Apple’s $3 Billion Is All About Reinventing the Music Industry

  • November 15, 2014

According to Neil Cybart, the tech industry was rightly puzzled after Apple bought Beats when they already had a music streaming service in – iTunes Radio. There appears to be very little Apple can do to stop the inevitable shift from downloading to music streaming, Cybart said. However, if one looks deeper, there is a lot more riding on this deal than you might think. Cybart believes Apple is looking to reinvent the music industry (again) and place it on a more sustainable track:

[su_quote] The Music Industry needs their “App Store” moment.

A good analogy for today’s music industry is how the software industry looked prior to Apple’s App Store. Before mobile app stores, a developer needed significant resources to distribute and then maintain software, leading to difficult entry barriers for new participants. Piracy was rampant. After the App Store was introduced, it was much easier (and cheaper) to work on software and then distribute product to millions of customers across the world. Similarly, for music, a platform built on software and features can make it much easier for new artists to reach fans while helping to monetize product by building brand equity. While I wouldn’t go so far as to think of a music artist as an “app”, mainly because I think the analogy stops way before that point, it is more appropriate to look at the music industry as needing a revolutionary update, its own “app store” moment, to set it on the right path. The music industry is still going off fumes from decisions made in the early 2000s following the Napster debacle and many are afraid the current indecision may handicap the industry’s next big decision.[/su_quote]

Neil Cybart posits that there are several ways the music industry can be change to “simplify the artist/fan relationship and eliminating many of the music industry’s friction points (monetization, discovery, interaction), results in a scenario where”:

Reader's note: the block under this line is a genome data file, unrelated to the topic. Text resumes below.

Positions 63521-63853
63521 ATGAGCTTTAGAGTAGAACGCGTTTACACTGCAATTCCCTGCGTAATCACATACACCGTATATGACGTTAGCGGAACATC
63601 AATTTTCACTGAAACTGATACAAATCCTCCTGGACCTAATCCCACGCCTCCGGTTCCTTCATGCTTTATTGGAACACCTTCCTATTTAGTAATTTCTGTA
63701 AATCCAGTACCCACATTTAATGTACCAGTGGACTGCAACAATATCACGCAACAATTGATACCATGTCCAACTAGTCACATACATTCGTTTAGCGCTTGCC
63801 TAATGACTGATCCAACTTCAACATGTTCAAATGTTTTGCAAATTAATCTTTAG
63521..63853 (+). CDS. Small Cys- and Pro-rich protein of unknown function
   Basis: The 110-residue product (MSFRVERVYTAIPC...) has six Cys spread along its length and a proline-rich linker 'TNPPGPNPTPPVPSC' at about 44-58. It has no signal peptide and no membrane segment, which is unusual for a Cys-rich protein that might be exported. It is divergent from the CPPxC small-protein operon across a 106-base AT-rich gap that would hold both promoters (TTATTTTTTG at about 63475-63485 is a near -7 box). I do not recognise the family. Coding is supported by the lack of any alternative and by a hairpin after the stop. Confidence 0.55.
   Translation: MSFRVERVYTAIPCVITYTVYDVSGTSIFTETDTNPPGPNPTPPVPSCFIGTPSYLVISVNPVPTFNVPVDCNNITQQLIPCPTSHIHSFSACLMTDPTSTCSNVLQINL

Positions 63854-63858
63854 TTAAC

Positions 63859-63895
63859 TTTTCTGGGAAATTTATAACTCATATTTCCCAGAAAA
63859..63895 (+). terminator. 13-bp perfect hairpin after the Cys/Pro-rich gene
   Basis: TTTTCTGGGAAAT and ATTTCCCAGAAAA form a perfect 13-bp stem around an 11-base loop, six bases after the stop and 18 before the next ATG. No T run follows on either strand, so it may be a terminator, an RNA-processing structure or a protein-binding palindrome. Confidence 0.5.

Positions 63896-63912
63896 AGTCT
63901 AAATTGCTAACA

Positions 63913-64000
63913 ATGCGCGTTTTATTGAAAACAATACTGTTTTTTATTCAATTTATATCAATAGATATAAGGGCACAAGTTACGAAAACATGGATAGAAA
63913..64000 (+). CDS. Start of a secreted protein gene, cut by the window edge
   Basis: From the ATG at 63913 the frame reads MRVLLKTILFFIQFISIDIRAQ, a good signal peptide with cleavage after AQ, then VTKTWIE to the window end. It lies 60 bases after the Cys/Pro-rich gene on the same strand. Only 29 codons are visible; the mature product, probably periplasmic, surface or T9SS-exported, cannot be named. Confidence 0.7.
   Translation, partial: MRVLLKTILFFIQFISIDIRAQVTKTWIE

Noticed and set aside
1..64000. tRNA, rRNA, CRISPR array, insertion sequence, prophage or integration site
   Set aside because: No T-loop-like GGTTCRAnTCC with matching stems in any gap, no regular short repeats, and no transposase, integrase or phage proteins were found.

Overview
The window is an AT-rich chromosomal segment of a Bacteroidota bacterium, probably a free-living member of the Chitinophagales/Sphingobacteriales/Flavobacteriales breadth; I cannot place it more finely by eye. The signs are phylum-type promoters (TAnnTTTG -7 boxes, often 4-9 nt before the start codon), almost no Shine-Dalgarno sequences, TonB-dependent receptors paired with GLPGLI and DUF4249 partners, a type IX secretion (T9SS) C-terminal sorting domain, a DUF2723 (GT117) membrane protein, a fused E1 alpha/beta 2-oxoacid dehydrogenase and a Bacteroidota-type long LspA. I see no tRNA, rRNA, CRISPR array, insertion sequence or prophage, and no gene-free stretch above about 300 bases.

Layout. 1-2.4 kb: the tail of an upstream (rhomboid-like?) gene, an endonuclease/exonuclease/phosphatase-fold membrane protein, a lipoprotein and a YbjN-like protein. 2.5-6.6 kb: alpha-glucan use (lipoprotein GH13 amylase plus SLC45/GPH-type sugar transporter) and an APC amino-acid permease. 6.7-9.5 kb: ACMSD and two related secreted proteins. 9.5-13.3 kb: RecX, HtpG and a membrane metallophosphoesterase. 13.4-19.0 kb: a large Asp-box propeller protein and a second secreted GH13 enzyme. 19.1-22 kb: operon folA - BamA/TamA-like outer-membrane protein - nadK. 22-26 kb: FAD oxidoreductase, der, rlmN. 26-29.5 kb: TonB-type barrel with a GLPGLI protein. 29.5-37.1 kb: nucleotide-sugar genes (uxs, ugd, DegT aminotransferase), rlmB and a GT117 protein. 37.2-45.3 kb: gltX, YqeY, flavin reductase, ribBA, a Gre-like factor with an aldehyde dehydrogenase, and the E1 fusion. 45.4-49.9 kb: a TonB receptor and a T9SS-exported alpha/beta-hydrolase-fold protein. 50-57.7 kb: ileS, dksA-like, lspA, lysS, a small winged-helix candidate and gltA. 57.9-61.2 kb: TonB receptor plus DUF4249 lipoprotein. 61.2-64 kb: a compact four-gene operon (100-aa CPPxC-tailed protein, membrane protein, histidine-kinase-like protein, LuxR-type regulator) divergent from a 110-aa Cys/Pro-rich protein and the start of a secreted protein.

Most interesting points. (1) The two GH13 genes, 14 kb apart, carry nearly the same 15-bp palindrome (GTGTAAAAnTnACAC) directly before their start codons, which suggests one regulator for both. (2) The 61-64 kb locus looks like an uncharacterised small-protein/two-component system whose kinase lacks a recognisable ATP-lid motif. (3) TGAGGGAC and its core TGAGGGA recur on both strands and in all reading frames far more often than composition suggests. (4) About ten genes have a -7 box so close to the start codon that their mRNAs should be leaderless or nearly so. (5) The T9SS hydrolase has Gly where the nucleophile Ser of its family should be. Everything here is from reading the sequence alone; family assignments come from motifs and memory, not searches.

•  Music is free, but delivered via a platform where artists rely on software to monetize the brand (image and personality) through merchandising, advertisements, sponsorships.
  • Artists have access to information on their fans.
  • Artists can set up their own tours including ticket sales, booking venues, and even PR circuits through third-party apps.
  • New talent can transition from discovery to monetization quickly without many barriers.
  • The definition of “music artist” becomes boarder to emphasize a wider range of content creators.
  • Musicians will be CEOs of their brand. The digital product known as music can be thought of as marketing where artists rely on the platform to monetize their brand to loyal fans. Musicians can easily integrate existing social media services (Twitter, Facebook) into this platform, although there could be built-in mechanisms to connect with paid, loyal supporters. There will be plenty of opportunities for musicians to make money from advertisements where appropriate. Maybe a new kind of streaming service can now enter the picture. Additional possibilities can go further into merchandising, concert tickets, branding. As Iovine put it so well, it will be the “business of music” and no longer the “music business.”

All of the above seems plausible except for the “music is free” bit. Not sure many musicians would appreciate this approach.

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Image Credit: TechCrunch

Posted by | Posted at November 15, 2014 12:57 |
Storm is a technology enthusiast, who resides in the UK. He enjoys reading and writing about technology.

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